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Covid-Independence Day?


Summer vacation plans partly rebound from 2020

West Long Branch, NJ – Months ago, President Joe Biden expressed hope that the Fourth of July holiday would “begin to mark our independence from this virus.” The Monmouth (“Mon-muth”) University Poll, though, finds a sizable number of Americans will be holding back on their typical holiday festivities this weekend. The poll also finds that summer vacation plans are still below normal levels, but better than they were after Covid altered the rhythm of American life last year.

Just over half (54%) of American adults plan to attend an Independence Day barbecue this year, which is down from a pre-pandemic level of 69% with cookout plans in 2019. The number of people who plan to attend a professional fireworks show (26%) is half of what it was two years ago (51%). There will also be fewer people attending July 4th parades (18%, versus 28% in 2019) and slightly fewer people setting off their own fireworks (26%, versus 31% in 2019). Republicans are somewhat more likely than Democrats to say they will partake in all four of these activities. There was more parity across the parties two years ago for barbecues and fireworks.

“Partisan differences in holiday activities are tied to Covid. As with other aspects of socializing during the pandemic, Democrats are more cautious than Republicans about venturing into crowds on July 4th,” said Patrick Murray, director of the independent Monmouth University Polling Institute.

About half (48%) of the public plans to take a summer vacation this year. This is lower than typical levels but higher than actual plans for 2020. Last June, 63% said they had been planning a summer vacation before Covid hit, but only 26% said it was probable that they would actually take some type of summer trip in 2020.

Overall, 34% of Americans say their summer vacation plans this year are about what they would typically do, while 26% say they have either scaled back plans or canceled their usual summer vacation plans altogether. Another 14% of the public will be traveling somewhere within 200 miles of their home this summer, 27% will be vacationing farther away in the U.S., and just 5% will be traveling to another country. Before the nation’s summer plans were altered by the pandemic last year, 13% said they had been planning a vacation closer to home, 33% planned to travel farther than 200 miles, and 17% intended to vacation in another country. After Covid hit, 11% planned a trip close to home, 12% were planning to travel farther afield, and just 3% planned to vacation outside the U.S.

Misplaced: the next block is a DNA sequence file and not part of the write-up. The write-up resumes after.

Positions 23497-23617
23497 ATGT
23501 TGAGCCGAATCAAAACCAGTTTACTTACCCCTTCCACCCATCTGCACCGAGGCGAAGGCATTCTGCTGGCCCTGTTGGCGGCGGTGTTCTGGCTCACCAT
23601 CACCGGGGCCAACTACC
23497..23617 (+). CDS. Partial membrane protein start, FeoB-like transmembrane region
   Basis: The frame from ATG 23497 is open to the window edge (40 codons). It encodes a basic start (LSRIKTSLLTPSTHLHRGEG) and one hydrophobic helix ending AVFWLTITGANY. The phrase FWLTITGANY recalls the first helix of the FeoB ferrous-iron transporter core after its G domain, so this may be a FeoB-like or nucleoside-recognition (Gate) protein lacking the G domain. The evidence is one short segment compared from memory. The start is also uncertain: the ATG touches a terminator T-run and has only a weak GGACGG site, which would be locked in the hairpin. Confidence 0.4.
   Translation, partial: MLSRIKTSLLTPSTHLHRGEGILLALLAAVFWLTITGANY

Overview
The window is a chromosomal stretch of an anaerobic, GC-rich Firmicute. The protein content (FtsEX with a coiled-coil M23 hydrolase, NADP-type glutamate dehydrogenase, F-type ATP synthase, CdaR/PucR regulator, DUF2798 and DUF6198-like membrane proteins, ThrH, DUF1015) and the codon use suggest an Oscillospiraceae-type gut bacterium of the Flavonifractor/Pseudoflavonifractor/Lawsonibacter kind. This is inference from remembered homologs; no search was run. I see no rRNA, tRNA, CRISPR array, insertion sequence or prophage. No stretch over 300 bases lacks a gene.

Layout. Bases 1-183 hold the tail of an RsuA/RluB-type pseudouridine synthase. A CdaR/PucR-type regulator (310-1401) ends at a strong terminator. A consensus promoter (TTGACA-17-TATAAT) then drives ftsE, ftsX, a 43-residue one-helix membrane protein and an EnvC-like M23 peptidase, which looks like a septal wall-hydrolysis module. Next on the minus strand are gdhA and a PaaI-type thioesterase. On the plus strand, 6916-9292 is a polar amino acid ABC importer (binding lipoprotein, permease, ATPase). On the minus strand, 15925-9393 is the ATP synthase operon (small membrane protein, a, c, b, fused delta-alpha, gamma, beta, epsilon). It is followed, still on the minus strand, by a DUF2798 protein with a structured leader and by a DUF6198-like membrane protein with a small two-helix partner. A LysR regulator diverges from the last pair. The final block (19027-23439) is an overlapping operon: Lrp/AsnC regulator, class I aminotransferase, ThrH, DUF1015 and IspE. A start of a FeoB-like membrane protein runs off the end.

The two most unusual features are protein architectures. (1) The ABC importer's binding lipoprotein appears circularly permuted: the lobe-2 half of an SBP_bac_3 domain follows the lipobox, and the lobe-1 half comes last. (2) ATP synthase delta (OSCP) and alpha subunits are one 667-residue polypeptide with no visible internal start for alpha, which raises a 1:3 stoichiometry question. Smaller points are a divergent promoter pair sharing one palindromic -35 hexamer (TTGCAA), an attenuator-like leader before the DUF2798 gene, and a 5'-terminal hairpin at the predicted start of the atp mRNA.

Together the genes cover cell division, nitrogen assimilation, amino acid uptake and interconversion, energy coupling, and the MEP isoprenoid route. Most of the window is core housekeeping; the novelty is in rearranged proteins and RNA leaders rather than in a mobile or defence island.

“Overseas trips have taken the biggest hit, but the number taking a vacation closer to home really hasn’t changed. While some travelers are downgrading their plans, others are simply opting to wait at least another year before resuming summer travel,” said Murray.

One-third of the public says that the pandemic has been either the most important factor (10%) or a major factor (23%) in planning a summer vacation this year. Another 25% say Covid has been a minor factor and 42% say it has not been a factor. Among those who have scaled back or canceled vacation plans this year, 22% say the pandemic was the most important factor in their decision and another 39% call it a major factor.

Interestingly, while higher-earning families are more likely to be taking a vacation this summer – as they are in any typical year – income level is not a determining factor in whether 2021 plans are different from 2020 plans. For example, 64% of those earning over $100,000 are planning a summer vacation this year, which is 13 points lower than the number who had pre-pandemic plans last year but 28 points higher than the number of upper income earners who said they would probably still take a vacation in 2020 even with the Covid outbreak. In the middle income category ($50,000 to $100,000), 49% plan to take a vacation this summer, off by 15 points from pre-pandemic plans but 21 points above probable plans last year. Among those earning less than $50,000, 40% plan to take a vacation this summer, down by 14 points from pre-pandemic levels, but 21 points higher than probable plans last year. Among 2021 vacationers, about 1 in 4 in all income groups report scaling back their typical summer plans this year.